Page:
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IN RE: Cody P. COGSWELL (2020)

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Supreme Court of Indiana.

IN RE: Cody P. COGSWELL, Respondent

Supreme Court Case No. 19S-DI-135

Decided: April 07, 2020

Published Order Approving Statement of Circumstances and Conditional Agreement for Discipline

Pursuant to Indiana Admission and Discipline Rule 23(12.1)(b), the Indiana Supreme Court Disciplinary Commission and Respondent have submitted for approval a “Statement of Circumstances and Conditional Agreement for Discipline” stipulating agreed facts and proposed discipline as summarized below.

Stipulated Facts: Count 1. Respondent represented the wife (“Client 1”) in a divorce. The parties' mediated property settlement agreement that was incorporated into the dissolution decree divided the husband's military pension retirement benefit. More specifically, the agreement required Respondent to prepare the required papers, with the husband ordered in the interim (for a period not to exceed six months) to make monthly payments directly to Client 1. The settlement agreement also required the husband to make equalization payments in several installments.

After more than six months passed, Respondent had not prepared the documents needed to effectuate Client 1's share of the husband's retirement benefit, and the husband ceased making the monthly payments to Client 1. Soon thereafter, the husband also failed to timely make a $15,000 installment payment. Client 1 attempted repeatedly and unsuccessfully to contact Respondent about the status of her case.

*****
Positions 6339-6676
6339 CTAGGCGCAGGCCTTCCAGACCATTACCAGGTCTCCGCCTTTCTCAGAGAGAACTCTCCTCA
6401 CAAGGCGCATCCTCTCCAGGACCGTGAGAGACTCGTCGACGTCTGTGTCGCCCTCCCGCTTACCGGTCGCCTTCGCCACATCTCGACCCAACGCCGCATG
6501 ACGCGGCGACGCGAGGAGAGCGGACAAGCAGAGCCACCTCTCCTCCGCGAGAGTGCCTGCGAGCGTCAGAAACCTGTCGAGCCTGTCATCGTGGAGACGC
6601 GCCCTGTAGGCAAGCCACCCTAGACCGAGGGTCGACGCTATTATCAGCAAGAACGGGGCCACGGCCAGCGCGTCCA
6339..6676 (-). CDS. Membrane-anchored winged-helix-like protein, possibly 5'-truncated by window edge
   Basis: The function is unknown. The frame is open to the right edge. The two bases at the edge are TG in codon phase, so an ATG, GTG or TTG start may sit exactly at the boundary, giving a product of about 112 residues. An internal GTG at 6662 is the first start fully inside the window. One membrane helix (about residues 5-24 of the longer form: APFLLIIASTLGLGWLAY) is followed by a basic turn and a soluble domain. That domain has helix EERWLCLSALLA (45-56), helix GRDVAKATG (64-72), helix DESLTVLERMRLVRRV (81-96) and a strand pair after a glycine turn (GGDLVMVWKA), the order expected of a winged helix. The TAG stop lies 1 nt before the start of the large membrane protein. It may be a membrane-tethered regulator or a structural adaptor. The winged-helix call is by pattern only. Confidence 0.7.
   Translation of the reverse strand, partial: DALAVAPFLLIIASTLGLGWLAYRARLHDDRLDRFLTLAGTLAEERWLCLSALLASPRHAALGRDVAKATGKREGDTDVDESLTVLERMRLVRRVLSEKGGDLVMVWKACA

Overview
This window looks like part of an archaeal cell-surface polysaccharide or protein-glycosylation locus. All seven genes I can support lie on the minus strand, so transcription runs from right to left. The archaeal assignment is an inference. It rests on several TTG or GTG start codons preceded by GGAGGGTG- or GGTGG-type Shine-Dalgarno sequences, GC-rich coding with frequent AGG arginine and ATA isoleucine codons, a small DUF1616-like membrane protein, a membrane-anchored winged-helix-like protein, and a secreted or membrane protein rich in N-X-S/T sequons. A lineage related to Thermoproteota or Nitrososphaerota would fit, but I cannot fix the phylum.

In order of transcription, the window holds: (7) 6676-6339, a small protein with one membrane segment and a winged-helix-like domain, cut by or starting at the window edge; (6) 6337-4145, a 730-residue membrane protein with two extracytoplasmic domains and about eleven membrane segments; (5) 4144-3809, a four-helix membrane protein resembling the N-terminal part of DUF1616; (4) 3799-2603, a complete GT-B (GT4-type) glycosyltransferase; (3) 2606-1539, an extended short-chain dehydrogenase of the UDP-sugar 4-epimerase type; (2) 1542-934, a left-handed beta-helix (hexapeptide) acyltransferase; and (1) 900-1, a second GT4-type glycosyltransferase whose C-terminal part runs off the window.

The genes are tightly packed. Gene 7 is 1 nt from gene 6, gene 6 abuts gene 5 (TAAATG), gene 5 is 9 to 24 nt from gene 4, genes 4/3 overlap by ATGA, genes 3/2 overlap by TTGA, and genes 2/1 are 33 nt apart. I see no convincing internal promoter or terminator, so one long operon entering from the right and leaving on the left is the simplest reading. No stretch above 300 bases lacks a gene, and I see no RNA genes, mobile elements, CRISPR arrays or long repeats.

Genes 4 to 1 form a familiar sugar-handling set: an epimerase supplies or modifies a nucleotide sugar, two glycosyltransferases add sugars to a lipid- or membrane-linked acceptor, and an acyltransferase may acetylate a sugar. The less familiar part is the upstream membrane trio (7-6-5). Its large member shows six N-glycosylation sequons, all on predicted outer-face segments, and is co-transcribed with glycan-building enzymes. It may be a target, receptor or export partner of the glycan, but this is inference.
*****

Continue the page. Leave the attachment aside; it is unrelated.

Respondent eventually met with Client 1 and promised to complete the retirement paperwork and take action to have the husband held in contempt for failing to make the installment payment. However, Respondent did not take any further action to have the husband held in contempt. When Client 1 tried to advance her case with various pro se filings, the court referred those filings to Respondent and directed him to file an appropriate pleading before the court would take any action. Respondent did not confer with Client 1 about these developments or otherwise take any action, which left Client 1 unclear why her requests for relief had not been successful.

Count 2. Respondent represented “Client 2” in connection with a workplace sexual harassment matter, but Respondent turned over primary handling of the matter to his paralegal (“JB”). In November 2017, the Equal Employment Opportunity Commission issued Client 2 a Notice of Right to Sue. Client 2's federal law claims were required to be filed within 90 days of receipt of this notice, and the statute of limitation for any state law claims arising from the workplace sexual harassment was two years from the date of occurrences.

Client 2 contacted JB to confirm whether a lawsuit had been filed, and JB falsely told Client 2 that it had. Respondent did not communicate with Client 2 and did not adequately supervise JB's communications with Client 2. Respondent failed to file a lawsuit until after the relevant deadlines for state and federal law claims had passed, resulting in the eventual dismissal of all of Client 2's claims as untimely.